Photographer Gerhard Assenmacher recently donated 10 nature photographs to the Gypsum Public Library. The images are now on permanent display in the new library building, located at 47 Lundgren Ave. in Gypsum. For Assenmacher, who became interested in photography at age 18, many years of practice have resulted in a serious hobby which has taken him to several far-flung destinations around the globe, including Africa, Canada, Europe and Australia. He answered a few questions for the Vail Daily.
Vail Daily: Please tell us a little bit about the 10 pieces donated to the Gypsum Public Library. What are some of the subjects, and where were they taken?
Gerhard Assenmacher: The alpine forget-me-not and golden saxifraga were photographed on top of Mount Evans. The fairy trumpet image was captured on East Lake Trail in Edwards. We have honeybee hives at our home in Niwot, and this is where the bumblebee was photographed. Since Rocky Mountain National Park is only an hour's drive from our home, I frequently visit the park to view wildlife. The Abert squirrel, broad-tailed hummingbird and the coyote photos were taken there. The turkey vulture was taken at Point Reyes National Seashore in California, and the great-horned owl was taken near our home.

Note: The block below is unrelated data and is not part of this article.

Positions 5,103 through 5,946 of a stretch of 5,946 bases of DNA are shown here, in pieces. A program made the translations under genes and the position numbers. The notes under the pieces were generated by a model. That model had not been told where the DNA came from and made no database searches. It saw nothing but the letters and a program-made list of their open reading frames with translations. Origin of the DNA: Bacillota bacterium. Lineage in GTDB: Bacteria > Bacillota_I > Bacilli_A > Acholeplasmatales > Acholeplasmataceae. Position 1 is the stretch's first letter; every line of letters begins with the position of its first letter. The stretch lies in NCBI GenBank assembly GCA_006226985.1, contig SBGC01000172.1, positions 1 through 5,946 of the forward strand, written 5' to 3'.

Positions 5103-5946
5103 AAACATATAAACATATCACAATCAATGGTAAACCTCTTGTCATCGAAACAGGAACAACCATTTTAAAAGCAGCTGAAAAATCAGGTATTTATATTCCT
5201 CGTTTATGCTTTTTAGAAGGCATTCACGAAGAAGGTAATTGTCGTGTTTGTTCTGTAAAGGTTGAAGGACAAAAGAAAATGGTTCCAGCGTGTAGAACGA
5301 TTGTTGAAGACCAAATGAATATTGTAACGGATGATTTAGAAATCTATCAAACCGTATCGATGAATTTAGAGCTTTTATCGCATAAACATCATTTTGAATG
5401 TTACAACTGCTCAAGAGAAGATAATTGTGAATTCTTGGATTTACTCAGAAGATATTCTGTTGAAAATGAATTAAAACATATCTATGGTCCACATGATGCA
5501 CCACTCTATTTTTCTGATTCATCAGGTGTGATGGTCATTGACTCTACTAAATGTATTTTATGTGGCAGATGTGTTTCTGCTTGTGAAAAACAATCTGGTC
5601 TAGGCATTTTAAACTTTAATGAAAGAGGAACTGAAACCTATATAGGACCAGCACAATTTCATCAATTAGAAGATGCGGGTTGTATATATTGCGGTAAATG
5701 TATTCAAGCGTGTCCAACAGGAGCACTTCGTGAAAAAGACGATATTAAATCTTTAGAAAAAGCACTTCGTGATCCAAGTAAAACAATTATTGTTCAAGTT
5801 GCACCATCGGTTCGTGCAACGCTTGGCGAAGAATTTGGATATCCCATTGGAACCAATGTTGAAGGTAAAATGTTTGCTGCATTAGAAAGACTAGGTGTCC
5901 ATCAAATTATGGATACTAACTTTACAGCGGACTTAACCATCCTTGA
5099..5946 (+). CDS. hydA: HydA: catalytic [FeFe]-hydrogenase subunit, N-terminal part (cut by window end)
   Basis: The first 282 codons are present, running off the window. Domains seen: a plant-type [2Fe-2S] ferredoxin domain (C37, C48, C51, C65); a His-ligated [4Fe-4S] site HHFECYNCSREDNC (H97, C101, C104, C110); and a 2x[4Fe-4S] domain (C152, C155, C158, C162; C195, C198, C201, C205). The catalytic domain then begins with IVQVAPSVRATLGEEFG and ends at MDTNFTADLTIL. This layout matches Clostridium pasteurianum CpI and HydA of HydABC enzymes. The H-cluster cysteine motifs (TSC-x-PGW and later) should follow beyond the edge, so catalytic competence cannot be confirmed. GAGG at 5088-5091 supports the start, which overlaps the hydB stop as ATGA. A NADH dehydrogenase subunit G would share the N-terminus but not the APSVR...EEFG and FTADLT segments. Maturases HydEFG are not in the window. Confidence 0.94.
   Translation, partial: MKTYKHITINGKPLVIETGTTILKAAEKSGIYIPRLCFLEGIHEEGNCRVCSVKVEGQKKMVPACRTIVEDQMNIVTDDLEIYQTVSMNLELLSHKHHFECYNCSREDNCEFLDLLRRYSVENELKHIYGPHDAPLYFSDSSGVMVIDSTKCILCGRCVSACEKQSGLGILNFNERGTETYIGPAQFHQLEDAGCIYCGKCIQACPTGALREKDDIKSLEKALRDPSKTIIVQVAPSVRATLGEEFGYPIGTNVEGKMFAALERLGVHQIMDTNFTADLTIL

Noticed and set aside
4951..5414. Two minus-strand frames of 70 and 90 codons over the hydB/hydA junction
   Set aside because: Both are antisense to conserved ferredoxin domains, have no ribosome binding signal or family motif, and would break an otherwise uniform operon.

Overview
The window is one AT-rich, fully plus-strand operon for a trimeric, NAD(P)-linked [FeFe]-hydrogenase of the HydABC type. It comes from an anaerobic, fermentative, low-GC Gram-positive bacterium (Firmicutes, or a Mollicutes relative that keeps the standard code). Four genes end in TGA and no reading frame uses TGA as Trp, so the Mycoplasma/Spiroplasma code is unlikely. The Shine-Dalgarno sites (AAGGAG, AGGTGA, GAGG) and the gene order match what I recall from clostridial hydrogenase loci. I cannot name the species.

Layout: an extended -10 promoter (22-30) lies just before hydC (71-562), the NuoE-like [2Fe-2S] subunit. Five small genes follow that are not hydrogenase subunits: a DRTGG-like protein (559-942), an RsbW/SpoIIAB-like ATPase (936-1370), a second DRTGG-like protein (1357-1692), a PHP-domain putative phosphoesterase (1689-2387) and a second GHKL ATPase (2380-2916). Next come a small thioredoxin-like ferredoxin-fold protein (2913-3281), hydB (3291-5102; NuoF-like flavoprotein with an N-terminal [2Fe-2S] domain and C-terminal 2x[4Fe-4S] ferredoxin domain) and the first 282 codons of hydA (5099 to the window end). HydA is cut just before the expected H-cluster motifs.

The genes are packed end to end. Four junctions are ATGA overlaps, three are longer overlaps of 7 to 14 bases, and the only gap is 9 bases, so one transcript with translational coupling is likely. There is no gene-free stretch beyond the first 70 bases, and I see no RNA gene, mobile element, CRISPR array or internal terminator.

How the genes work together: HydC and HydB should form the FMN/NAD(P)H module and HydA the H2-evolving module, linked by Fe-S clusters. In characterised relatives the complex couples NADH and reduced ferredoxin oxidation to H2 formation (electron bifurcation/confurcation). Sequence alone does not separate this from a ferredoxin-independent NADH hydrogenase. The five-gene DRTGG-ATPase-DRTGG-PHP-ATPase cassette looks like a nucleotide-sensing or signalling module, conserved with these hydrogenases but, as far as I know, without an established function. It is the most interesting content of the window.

VD: How did you decide which photographs to donate to the library?
GA: Becky Brackett (manager of the Gypsum Public Library) and her staff selected the 10 images from my website. It was their purpose to choose photos of wildlife and flowers that residents of the Vail Valley might view - even though not all were photographed there.
VD: While the collection at the library focuses mainly on local flora and fauna, photography has taken you far and wide. What have been the locations of some of your favorite, far-flung shoots?
GA: One of my favorite "shoots" is Botswana in Africa. In Canada, I enjoy going to Cambridge Bay, Churchill, Alberta, British Columbia and Newfoundland. Every year at this time, I go to Basque del Apache, N.M. My most favorite spot for bird photography is my ranch in Nebraska, south of North Platte along the Medicine Creek. I also enjoyed a trip south to the Gulf Coast for water fowl.
VD: Can you describe a particular interaction you have had with an animal subject in the wild?
GA: I have slightly more than 500 images on my website. Every image is very special to me, and I can recall the very moment that I captured each one. All of my wildlife images have been photographed in the wild without disturbing the subject or its habitat. No artificial feeding station of any kind was used to entice the subject to come within range of my camera. It is sheer magic to look at nature in the raw.